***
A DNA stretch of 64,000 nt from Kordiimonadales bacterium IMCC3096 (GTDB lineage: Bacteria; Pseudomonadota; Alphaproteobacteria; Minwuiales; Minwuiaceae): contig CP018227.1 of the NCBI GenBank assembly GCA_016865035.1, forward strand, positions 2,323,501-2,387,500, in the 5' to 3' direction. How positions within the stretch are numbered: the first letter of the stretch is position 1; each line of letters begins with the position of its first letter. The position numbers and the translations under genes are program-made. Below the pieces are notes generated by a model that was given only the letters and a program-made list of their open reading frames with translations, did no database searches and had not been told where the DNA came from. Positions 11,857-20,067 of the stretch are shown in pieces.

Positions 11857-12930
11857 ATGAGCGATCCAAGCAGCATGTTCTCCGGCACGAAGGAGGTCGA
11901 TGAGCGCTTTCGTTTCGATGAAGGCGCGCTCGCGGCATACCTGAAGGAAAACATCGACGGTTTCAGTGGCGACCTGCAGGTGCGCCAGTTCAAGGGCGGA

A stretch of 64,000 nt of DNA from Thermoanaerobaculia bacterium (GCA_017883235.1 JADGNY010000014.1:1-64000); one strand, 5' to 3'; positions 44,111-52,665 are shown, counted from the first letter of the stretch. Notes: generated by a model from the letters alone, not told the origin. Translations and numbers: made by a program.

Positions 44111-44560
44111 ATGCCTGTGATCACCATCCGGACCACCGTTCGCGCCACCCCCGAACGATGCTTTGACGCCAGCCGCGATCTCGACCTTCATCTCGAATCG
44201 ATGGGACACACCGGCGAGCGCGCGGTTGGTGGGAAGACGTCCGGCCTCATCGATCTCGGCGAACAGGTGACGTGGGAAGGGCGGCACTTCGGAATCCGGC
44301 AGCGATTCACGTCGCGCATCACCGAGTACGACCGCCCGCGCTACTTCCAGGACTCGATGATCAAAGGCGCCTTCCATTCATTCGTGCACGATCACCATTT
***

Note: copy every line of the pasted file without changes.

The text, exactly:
A DNA stretch of 64,000 nt from Kordiimonadales bacterium IMCC3096 (GTDB lineage: Bacteria; Pseudomonadota; Alphaproteobacteria; Minwuiales; Minwuiaceae): contig CP018227.1 of the NCBI GenBank assembly GCA_016865035.1, forward strand, positions 2,323,501-2,387,500, in the 5' to 3' direction. How positions within the stretch are numbered: the first letter of the stretch is position 1; each line of letters begins with the position of its first letter. The position numbers and the translations under genes are program-made. Below the pieces are notes generated by a model that was given only the letters and a program-made list of their open reading frames with translations, did no database searches and had not been told where the DNA came from. Positions 11,857-20,067 of the stretch are shown in pieces.

Positions 11857-12930
11857 ATGAGCGATCCAAGCAGCATGTTCTCCGGCACGAAGGAGGTCGA
11901 TGAGCGCTTTCGTTTCGATGAAGGCGCGCTCGCGGCATACCTGAAGGAAAACATCGACGGTTTCAGTGGCGACCTGCAGGTGCGCCAGTTCAAGGGCGGA

A stretch of 64,000 nt of DNA from Thermoanaerobaculia bacterium (GCA_017883235.1 JADGNY010000014.1:1-64000); one strand, 5' to 3'; positions 44,111-52,665 are shown, counted from the first letter of the stretch. Notes: generated by a model from the letters alone, not told the origin. Translations and numbers: made by a program.

Positions 44111-44560
44111 ATGCCTGTGATCACCATCCGGACCACCGTTCGCGCCACCCCCGAACGATGCTTTGACGCCAGCCGCGATCTCGACCTTCATCTCGAATCG
44201 ATGGGACACACCGGCGAGCGCGCGGTTGGTGGGAAGACGTCCGGCCTCATCGATCTCGGCGAACAGGTGACGTGGGAAGGGCGGCACTTCGGAATCCGGC
44301 AGCGATTCACGTCGCGCATCACCGAGTACGACCGCCCGCGCTACTTCCAGGACTCGATGATCAAAGGCGCCTTCCATTCATTCGTGCACGATCACCATTT